Re: [css-variables] Remaining Issues

On Thu, Jun 20, 2013 at 1:37 AM, Fran├žois REMY
<> wrote:
>> Based on this thread, I think my conclusions are:
>> 1. Disallow custom properties from being animated at this level.  When
>> we add type annotations to custom properties, allow them to be
>> animated at that point.  (We'll have to solve the "var-* in
>> 'animation'" problem eventually, so this is just punting that for
>> now.)
>> Reasoning: Since we can't infer anything about the type of custom
>> properties, we can't transition them smoothly, and I don't think that
>> animating them with the "flip at 50%" behavior is very useful.  This
>> also lets us have a solution now, so we have more time to think about
>> how we want to solve the 'animation' loop issue.
> I still disagree with this conclusion, and I think your reasoning has a few
> imprecisions that lead you to a suboptimal solution:
> (1) The "flip at 50%" behavior is useful.
>    (1.1) Even when you'll introduce typing, there will be cases where you'll
> want a 50% flipping.
>    (1.2) Even if the transtion behavior isn't defined in level 1, flipping
> at key points does already provide a graceful degradation to browsers which
> do not support full transitioning on custom properties.
>    (1.2) With 50% flipping, I can basically use a preprocessor to generate
> as many frames as deemed necessary to get a smooth transition using my own
> formulas for the interpolation instead of relying on the ua one.

Hmm, I suppose you're right.

In that case, we still need to decide what the behavior is in:

@keyframes anim1 {
  from, to { var-foo: anim2; }
.foo {
  var-foo: anim1;
  animation: var(foo) 1s;

In that case, I think there are two reasonable solutions, one simple
but overkill, the other more complex but also more tightly targeted:

1. Disallow use of var() in animation-* properties altogether.  This
prevents the possibility of animation loops altogether.
2. Any time a var() is used in a @keyframes rule, "taint" it.  Tainted
variables can't be used in animation-* properties.

> (2) I disagree with the fact you can't infer anything about the type of CP
> from their value.
>    (2.1) Most CSS values have a type which is uniquely decidable given their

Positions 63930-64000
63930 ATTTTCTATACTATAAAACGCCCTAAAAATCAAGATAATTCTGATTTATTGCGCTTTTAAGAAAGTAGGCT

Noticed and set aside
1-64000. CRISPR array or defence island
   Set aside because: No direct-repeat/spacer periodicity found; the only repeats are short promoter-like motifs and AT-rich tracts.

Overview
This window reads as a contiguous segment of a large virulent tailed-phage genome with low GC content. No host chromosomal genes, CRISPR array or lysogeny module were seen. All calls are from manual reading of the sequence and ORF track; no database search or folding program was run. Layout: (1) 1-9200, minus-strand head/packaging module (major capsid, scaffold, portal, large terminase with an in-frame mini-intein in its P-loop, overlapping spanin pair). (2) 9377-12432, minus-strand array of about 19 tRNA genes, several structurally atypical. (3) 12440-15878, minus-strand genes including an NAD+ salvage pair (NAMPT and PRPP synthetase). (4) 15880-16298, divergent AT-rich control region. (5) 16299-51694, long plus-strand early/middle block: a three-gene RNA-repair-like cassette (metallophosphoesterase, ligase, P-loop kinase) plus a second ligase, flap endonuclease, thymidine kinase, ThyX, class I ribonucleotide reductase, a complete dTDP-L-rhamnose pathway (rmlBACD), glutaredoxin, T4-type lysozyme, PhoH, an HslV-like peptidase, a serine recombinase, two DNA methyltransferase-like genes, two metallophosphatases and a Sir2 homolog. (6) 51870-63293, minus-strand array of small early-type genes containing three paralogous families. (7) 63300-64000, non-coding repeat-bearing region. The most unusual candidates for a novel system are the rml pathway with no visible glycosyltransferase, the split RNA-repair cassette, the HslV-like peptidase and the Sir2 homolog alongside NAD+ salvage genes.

> representation (100%, 50px, left, ...) or at least whose optimal transition
> behavior can be guessed, even if they are a few exceptions (red, 5 vs 5.0,
> ...)

Some, yes.  Not all.  In particular, numbers can't be inferred (may be
a <number> or an <integer>), and colors *definitely* can't be
inferred.  I'd much rather have everything fail uniformly rather than
some of them working sometimes.

>    (2.2) The current programming language trend is clearly towards type
> inference and automatic typing (OCaml/F# type system, 'var' in C#/TypeScript
> and even 'auto' in C++)

I don't think it's worthwhile to require use of a type inference for
CSS variables.

>    (2.3) Preprocessors like SASS use variables for a long time, are very
> expressive, yet do no have explicit variable typing as far as I know.

SASS variables don't need to animate.  Everything SASS can do to a
variable, CSS can.

> Static typing of custom properties should stay a trick only used when
> everything else failled. Don't forget that CP-L1 browsers will ignore
> type-annotated CP so we will need clever mechanisms to make sure CP-L1 get a
> graceful degradation once we start using typing. I'd better resort on this
> kind of hacks only when it's really necessary, and I think those edge cases
> will have a very low probability.

Graceful degradation is just stating your variables twice, once
without the annotation and once with.

> BTW, I take this opportunity to note that I think we should mention that,
> since 'all: xxxx' does not cover custom properties, 'transition: all xxx'
> doesn't either.



Received on Thursday, 20 June 2013 17:39:37 UTC